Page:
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Random points in a sphere

Let’s say you have a line of unit length, and want to find random points along it. You can do this by using a random number generator of range [0-1], and select points corresponding to the values you get. With a good random number generator, the points selected will be fairly uniformly distributed over the line.
If we move into two dimensions, and have a unit square, how can we find uniformly distributed points in this square. The answer is fairly obvious: we generate two random numbers, one for the x-axis, and one for the y-axis. The points we get are uniformly distributed over the area.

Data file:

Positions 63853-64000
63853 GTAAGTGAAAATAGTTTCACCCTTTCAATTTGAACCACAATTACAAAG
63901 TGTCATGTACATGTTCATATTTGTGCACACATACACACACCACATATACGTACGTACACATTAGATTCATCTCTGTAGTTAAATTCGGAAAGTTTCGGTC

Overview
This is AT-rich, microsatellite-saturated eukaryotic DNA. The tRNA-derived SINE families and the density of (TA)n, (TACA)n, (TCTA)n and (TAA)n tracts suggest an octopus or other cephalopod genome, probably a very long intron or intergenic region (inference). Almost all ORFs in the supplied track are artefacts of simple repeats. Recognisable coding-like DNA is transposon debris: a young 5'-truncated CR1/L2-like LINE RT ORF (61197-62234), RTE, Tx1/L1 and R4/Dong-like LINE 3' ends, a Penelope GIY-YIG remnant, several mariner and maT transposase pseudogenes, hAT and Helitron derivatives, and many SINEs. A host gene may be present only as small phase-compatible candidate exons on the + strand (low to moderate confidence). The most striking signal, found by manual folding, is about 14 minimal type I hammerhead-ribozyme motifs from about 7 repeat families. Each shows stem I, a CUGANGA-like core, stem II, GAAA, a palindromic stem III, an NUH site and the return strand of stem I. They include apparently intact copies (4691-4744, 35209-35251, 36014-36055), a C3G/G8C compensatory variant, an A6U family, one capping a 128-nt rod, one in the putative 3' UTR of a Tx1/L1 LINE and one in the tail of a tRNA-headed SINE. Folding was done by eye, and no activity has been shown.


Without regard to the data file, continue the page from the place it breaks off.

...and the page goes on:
Scaling up to three dimensions, if we use three random numbers (for x,y,z components), we can generate random points uniformly distributed throughout the cube.
The question is, how can we generate points that are uniformly distributed inside a sphere?
How can we generate points that are uniformly distributed inside a sphere?


The first, potentially naïve?, idea would be to enclose the sphere inside a bounding cube, select random points inside the cube, then discard points that fall outside the sphere. Let's take a look at this idea.
Below is a simple animation showing the concept. If you look closely, the points that are inside the sphere are coloured white, and those that fall outside the sphere are coloured red (Using the buttons at the bottom, you can toggle if the cube is show, adjust the density of points shown to one of three levels: Low, Med, High, and toggle if you want to allow your finger/mouse to rotate the shape).